Shark Night 3D - Catholic Courier

Shark Night 3D

NEW YORK (CNS) — The 3D in "Shark Night 3D" (Rogue) can best be interpreted as standing for "Dumb, dumb, dumb." That applies to the plot, the filmmaking technique and the characters — as well as to any viewer foolish enough to waste money on seeing it.

Director David R. Ellis ("Snakes on a Plane") and screenwriters Will Hayes and Jesse Studenberg borrow their stale formula from 1980s screamers — such as the "Friday the 13th" franchise — in which nubile young people head out to a lake for a weekend of drinking and casual sex, only to be slaughtered by some relentless killer.

As the title indicates, in this case it’s sharks, and not only great whites — just about any kind of shark that can be attracted by blood: Big ones, little ones. … Till you can’t tell the preyers without a program.

And the gaggle of fish-fodder humans is just as hard to keep track of — consisting as it does of Tulane University students Sara, Nick, Maya, Dennis, Beth, Malik and Blake. (That’s, respectively, Sara Paxton, Dustin Milligan, Alyssa Diaz, Chris Carmack, Katherine McPhee, Singua Walls and Chris Zylka — whew!).

These party-hardy collegians head off to a palatial house on Louisiana’s Lake Crosby — a saltwater lake, mind you; otherwise there’d be no plot.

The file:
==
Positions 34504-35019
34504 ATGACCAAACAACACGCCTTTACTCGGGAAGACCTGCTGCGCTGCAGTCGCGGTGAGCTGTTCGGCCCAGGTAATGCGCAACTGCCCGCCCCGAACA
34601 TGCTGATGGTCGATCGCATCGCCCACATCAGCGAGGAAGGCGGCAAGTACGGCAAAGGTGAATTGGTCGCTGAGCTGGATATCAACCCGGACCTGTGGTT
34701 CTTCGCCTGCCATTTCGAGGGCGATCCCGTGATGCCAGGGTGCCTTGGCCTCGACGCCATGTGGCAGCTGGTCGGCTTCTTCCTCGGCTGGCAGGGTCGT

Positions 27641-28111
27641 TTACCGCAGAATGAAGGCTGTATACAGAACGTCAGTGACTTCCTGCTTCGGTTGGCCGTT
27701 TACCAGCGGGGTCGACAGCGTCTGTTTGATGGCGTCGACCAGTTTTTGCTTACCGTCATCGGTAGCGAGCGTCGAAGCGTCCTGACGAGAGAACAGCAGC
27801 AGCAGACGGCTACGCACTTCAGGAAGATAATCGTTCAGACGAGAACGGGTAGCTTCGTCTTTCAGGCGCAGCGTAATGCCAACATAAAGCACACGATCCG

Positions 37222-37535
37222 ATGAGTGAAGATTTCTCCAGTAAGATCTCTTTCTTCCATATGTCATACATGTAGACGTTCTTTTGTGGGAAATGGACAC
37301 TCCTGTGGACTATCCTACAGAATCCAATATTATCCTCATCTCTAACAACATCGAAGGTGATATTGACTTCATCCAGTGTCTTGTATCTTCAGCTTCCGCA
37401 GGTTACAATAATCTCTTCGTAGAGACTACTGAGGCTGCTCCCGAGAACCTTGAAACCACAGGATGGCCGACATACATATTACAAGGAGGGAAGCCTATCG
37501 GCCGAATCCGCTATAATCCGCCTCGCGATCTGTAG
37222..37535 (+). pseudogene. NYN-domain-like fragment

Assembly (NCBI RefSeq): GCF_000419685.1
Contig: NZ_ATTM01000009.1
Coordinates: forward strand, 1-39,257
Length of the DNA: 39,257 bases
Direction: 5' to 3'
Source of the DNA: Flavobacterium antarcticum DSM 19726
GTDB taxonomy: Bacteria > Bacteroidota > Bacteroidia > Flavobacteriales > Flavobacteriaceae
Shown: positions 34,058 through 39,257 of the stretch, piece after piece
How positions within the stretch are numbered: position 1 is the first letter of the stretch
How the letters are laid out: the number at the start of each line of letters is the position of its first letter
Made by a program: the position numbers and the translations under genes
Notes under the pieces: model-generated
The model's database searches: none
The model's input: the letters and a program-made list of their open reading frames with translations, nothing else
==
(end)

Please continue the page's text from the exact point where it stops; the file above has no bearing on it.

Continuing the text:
There’s no cellphone reception there, and Sheriff Sabin (Donal Logue) is a slow-witted drunk. So the snacking on limbs and occasional full-body meal begin apace.

The big twist — such as it is — turns out to be that two bayou rednecks straight from central casting, Red (Joshua Leonard) and Keith (Damon Lipari), have been treating the lake as their own private aquarium, introducing a variety of shark species just because they like to see folks get munched up.

Can Sara and Nick, the two smart virgins, outsmart their piscatory predators? Even the sharks hardly seem to care.

The film contains excessive gore, rear male and partial upper female nudity, sexual banter, as well as frequent profane, crude and crass language. The Catholic News Service classification is O — morally offensive. The Motion Picture Association of America rating is PG-13 — parents strongly cautioned. Some material may be inappropriate for children under 13.

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Jensen is a guest reviewer for Catholic News Service.

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